The graphic video of the police killing of George Floyd, a 46-year-old Minneapolis black man, has sparked demonstrations against police violence and systemic racism across the world.
“I believe healing is imminent, but I don’t believe that healing is going to be rapid.” — Barbara Jones, Wayne State University
Floyd, whose death has been ruled a homicide, is seen on video saying “Please, I can’t breathe,” as now-fired Minneapolis officer Derek Chauvin, who is white, is seen kneeling on his neck for several minutes. Chauvin has been charged with third-degree murder in the death of Floyd.
Documentation of Floyd’s death, along with the police killing of Breonna Taylor, a 26-year-old black woman in Louisville, Ky., has ignited several nights of demonstrations across the country, but it has also disturbed the surviving victims of violence.
Click on the player above to hear Barbara Jones, whose son was killed on video, on the affects of documented violence on a person and community.
Barbara Jones is the Community Dispute Resolution Specialist for the Center For Peace and Conflict Studies at Wayne State University. She tells WDET’s Russ McNamara that the video hit very close to home. In October of 2017, her son’s murder was caught on video as well.
“I watched my son die for a little over 12 minutes,” Jones says. “And thinking of what he endured, it put me in the mind frame of seeing Mr. Floyd lose his life in that same manner: A public execution.”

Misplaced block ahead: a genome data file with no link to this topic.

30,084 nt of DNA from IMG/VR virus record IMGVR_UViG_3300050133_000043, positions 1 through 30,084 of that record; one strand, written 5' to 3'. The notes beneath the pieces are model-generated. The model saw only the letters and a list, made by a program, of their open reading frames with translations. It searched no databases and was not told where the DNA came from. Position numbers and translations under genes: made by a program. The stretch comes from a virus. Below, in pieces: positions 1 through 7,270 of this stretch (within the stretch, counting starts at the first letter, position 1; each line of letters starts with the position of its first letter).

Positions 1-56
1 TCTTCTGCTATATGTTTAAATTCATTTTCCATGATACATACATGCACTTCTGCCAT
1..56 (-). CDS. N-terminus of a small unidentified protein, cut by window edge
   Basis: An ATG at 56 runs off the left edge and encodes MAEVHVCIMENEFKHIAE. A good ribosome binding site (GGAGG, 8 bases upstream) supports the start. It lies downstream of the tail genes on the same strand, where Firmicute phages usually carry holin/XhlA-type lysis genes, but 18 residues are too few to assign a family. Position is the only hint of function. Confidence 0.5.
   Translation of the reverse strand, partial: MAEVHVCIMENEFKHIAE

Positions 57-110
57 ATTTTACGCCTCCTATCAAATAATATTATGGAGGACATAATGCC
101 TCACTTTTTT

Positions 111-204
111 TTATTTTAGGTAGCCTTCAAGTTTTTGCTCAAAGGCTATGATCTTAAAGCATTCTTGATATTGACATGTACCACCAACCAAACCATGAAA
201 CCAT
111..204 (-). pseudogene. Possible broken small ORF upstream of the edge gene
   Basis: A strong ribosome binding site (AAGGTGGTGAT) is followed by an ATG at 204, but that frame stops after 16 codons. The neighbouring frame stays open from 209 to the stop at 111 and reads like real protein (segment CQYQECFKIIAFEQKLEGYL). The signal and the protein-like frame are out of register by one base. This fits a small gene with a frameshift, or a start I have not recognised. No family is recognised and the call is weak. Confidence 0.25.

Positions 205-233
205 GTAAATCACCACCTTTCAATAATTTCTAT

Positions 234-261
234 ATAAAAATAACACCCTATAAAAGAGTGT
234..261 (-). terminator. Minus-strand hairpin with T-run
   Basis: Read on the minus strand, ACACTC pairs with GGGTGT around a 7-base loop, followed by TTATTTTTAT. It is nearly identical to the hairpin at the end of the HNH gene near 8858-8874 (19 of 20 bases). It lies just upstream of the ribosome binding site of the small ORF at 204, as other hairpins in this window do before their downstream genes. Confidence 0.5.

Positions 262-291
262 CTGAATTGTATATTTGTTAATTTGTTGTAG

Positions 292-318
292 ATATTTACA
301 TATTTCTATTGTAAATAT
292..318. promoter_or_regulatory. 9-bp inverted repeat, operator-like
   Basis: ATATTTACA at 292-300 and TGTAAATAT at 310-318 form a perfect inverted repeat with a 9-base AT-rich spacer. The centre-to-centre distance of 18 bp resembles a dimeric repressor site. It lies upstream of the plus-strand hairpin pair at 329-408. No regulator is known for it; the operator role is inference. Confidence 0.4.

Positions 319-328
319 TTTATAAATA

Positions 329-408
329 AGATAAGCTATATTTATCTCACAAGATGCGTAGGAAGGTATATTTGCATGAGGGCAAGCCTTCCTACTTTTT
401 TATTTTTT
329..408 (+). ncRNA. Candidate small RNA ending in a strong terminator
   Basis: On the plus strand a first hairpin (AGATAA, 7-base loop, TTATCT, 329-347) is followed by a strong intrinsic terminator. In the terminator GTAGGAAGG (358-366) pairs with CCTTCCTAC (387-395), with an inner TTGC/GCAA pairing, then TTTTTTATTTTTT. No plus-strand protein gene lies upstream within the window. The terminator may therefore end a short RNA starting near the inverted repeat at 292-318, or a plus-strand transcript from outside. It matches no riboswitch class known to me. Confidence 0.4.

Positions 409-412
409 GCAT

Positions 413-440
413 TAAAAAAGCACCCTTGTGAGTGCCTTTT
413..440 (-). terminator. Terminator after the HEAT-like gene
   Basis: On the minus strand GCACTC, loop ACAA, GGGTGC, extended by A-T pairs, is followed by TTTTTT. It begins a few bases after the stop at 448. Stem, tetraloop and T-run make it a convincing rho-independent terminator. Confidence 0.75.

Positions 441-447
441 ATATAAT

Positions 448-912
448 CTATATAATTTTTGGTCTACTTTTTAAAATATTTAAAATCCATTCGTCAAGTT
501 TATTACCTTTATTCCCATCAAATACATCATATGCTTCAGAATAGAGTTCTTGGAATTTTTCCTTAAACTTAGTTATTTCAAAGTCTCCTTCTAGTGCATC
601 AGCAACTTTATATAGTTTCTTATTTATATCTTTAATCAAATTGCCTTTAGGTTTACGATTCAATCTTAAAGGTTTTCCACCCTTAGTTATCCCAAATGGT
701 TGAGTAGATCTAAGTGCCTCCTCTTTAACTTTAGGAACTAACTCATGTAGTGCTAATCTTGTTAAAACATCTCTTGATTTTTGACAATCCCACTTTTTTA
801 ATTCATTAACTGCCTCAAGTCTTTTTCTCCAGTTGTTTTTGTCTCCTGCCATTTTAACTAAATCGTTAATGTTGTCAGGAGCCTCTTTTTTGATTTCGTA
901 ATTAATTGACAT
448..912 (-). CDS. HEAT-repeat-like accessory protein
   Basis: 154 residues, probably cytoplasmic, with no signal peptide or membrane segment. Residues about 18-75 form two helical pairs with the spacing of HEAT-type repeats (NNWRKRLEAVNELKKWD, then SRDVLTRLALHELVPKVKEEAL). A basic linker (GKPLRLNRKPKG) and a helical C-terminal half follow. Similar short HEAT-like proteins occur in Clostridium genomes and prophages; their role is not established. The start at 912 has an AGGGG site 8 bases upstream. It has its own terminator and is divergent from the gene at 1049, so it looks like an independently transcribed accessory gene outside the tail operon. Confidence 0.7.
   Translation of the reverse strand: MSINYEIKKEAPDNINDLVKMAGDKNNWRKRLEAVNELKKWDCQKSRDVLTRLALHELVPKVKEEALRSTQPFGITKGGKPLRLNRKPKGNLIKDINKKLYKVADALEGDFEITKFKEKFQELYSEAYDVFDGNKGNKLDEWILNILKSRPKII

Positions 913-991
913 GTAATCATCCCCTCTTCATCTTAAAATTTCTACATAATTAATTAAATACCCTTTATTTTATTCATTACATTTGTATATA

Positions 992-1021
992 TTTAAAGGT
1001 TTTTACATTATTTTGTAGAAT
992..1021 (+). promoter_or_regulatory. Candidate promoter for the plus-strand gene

Floyd is also reported to have called out for his mother before he died.
“It’s very personal to me, as a mother, to hear this man, this human being, cry out for his mother,” Jones says. “As a mother who has witnessed her only son die, I relate to that very deeply.”
On the impact witnessing an act of violence has on a community
“In order for us to even get to a point of where we can have a conversation to process this kind of trauma, it is incumbent on the community to help [Darnella Frazier, witness to George Floyd’s death] heal. It is incumbent on the community, from all walks of life, to help each other heal. That is a responsibility that is on all of us. And the injustice is what will forever be etched in our mind.”
How long before a community can begin to heal
“Justice will never be served until we reckoned with the truth. That’s not an answer for what needs to happen right now. But until we deal with the root and the foundation of the structural of the systemic issues as it relates to race, gender, culture, nationality, origin, ethnicity, privilege, the haves versus the have-nots, I believe healing is imminent, but I don’t believe that healing is going to be rapid.”